In this context and with war in ukraine As a conditioning factor, the Government’s position consists of insisting on blaming the sharp rise in international prices of raw materials as the main cause of the inflation. And, of course, continue to propose “decoupling” the internal prices of commodities through stocks, quotas, restrictions and more withholdings.
Although it is true that the increase in the prices of food, oil, gas and minerals has an impact on inflation, it is also true that they are all products that Argentina exports or can do so in larger quantities. Many look at the need to import gas (which at today’s prices would be an additional $5 billion) but pay little attention to all that can be obtained by export.
In that sense, too J. P. Morgan estimated the following:Argentina’s status as a net importer of energy would seem to make the country a relative loser. But the fact that the country is a large net exporter of agricultural products more than cushions the trade balance drag and makes Argentina a winner of the current commodity price windfall in the region.”
Added to that is a report from the International Institute of Finance -IIF- that analyzes the risks for the emerging countries of the war in ukraine. He himself positions Argentina as the country least affected by the new world situation. With data on impacts on the issues that I have been describing, it is the country that has the most to gain.
We then have a strong price rise worldwide, especially in commodities, with a local impact. A developed world that is not willing to approach the matter in the traditional terms of promoting savings. With these two variables, Argentina has a great opportunity -another one- but there is a risk of misinterpreting what the short- and medium-term recipes would be to seek economic improvement.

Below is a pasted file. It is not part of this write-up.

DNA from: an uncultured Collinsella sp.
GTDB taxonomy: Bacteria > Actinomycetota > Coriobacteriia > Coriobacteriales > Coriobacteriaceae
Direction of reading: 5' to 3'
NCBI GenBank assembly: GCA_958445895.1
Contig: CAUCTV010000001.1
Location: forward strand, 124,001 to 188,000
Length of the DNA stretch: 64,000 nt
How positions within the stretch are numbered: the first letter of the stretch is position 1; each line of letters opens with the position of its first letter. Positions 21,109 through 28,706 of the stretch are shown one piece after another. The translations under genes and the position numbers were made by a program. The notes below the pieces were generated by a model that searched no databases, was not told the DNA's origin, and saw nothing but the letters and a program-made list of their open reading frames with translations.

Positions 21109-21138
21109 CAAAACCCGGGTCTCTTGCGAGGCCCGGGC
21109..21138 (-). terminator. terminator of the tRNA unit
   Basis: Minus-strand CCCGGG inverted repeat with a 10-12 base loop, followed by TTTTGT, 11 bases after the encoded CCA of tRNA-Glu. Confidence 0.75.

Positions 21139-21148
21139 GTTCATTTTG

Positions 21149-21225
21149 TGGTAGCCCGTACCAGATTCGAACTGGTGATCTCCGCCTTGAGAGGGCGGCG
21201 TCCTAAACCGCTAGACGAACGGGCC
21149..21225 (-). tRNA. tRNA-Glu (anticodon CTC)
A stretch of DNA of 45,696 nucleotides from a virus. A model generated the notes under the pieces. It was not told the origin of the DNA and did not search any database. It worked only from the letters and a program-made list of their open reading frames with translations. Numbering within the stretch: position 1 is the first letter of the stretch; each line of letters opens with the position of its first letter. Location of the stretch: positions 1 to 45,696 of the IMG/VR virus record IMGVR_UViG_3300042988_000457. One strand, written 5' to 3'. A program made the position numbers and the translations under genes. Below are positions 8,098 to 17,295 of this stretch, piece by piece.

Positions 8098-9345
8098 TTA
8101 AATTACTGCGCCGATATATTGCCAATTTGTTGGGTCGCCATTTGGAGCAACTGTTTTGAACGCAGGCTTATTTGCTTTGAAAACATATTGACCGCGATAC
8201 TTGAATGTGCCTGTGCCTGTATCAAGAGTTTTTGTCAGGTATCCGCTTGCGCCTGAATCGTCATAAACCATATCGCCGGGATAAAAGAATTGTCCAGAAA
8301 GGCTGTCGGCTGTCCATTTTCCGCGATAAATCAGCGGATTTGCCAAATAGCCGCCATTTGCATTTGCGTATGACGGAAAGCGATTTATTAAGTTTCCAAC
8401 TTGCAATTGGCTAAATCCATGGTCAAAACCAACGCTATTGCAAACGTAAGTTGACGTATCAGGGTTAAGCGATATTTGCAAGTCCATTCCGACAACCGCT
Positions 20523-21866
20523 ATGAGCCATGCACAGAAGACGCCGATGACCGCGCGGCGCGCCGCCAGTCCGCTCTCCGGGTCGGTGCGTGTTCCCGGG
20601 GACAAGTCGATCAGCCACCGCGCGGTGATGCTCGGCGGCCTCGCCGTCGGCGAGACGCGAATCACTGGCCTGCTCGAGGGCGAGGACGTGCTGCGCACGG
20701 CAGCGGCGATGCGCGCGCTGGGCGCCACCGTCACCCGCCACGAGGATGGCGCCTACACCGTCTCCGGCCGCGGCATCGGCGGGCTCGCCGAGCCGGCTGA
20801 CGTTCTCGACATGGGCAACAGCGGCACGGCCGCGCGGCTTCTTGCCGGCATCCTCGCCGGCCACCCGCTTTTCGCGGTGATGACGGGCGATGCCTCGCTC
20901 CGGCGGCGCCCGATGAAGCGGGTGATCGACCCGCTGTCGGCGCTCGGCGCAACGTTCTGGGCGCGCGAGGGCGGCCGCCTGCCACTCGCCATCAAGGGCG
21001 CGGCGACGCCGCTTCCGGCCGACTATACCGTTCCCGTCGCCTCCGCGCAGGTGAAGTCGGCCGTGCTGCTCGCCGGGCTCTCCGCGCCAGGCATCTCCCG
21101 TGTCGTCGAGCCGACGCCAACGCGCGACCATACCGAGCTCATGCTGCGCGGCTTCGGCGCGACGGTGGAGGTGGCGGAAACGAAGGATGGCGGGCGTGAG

If the government continues with its anachronistic recipes and of permanent traps, his management will be affected as this closed economic model with inflation of between 60 to 70% annihilates his electoral chances. In addition, they will continue to accumulate problems that the next administration will have to solve from 2024.
But higher inflation does not necessarily reflect a fall or reduction in economic activity. In a note from last December, the former minister Sunday Horse It recommended that the government recognize adjustments in certain variables and that it accept a free financial dollar (U$1-$200) in the export of services and investments. The effect would be a higher price rise than in 2021 but with more economic transactions.